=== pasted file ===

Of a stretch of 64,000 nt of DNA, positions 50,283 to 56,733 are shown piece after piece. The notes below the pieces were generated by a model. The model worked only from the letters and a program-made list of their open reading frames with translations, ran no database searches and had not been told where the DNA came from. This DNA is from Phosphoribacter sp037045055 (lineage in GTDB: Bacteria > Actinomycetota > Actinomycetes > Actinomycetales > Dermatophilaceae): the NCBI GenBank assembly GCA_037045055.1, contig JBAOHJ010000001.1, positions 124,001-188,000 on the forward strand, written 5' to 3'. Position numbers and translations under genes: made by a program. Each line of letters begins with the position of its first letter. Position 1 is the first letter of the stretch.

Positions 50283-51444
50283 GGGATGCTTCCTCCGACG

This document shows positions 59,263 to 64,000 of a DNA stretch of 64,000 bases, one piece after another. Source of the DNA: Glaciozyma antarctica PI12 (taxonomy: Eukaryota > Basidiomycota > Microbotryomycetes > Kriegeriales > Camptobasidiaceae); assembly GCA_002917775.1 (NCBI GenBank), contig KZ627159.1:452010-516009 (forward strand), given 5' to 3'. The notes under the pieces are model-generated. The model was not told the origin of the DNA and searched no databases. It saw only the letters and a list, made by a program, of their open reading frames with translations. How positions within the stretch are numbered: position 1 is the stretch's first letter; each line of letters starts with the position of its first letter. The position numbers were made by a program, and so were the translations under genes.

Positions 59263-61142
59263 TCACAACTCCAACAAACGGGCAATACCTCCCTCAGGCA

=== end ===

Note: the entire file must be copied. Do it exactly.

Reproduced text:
Of a stretch of 64,000 nt of DNA, positions 50,283 to 56,733 are shown piece after piece. The notes below the pieces were generated by a model. The model worked only from the letters and a program-made list of their open reading frames with translations, ran no database searches and had not been told where the DNA came from. This DNA is from Phosphoribacter sp037045055 (lineage in GTDB: Bacteria > Actinomycetota > Actinomycetes > Actinomycetales > Dermatophilaceae): the NCBI GenBank assembly GCA_037045055.1, contig JBAOHJ010000001.1, positions 124,001-188,000 on the forward strand, written 5' to 3'. Position numbers and translations under genes: made by a program. Each line of letters begins with the position of its first letter. Position 1 is the first letter of the stretch.

Positions 50283-51444
50283 GGGATGCTTCCTCCGACG

This document shows positions 59,263 to 64,000 of a DNA stretch of 64,000 bases, one piece after another. Source of the DNA: Glaciozyma antarctica PI12 (taxonomy: Eukaryota > Basidiomycota > Microbotryomycetes > Kriegeriales > Camptobasidiaceae); assembly GCA_002917775.1 (NCBI GenBank), contig KZ627159.1:452010-516009 (forward strand), given 5' to 3'. The notes under the pieces are model-generated. The model was not told the origin of the DNA and searched no databases. It saw only the letters and a list, made by a program, of their open reading frames with translations. How positions within the stretch are numbered: position 1 is the stretch's first letter; each line of letters starts with the position of its first letter. The position numbers were made by a program, and so were the translations under genes.

Positions 59263-61142
59263 TCACAACTCCAACAAACGGGCAATACCTCCCTCAGGCA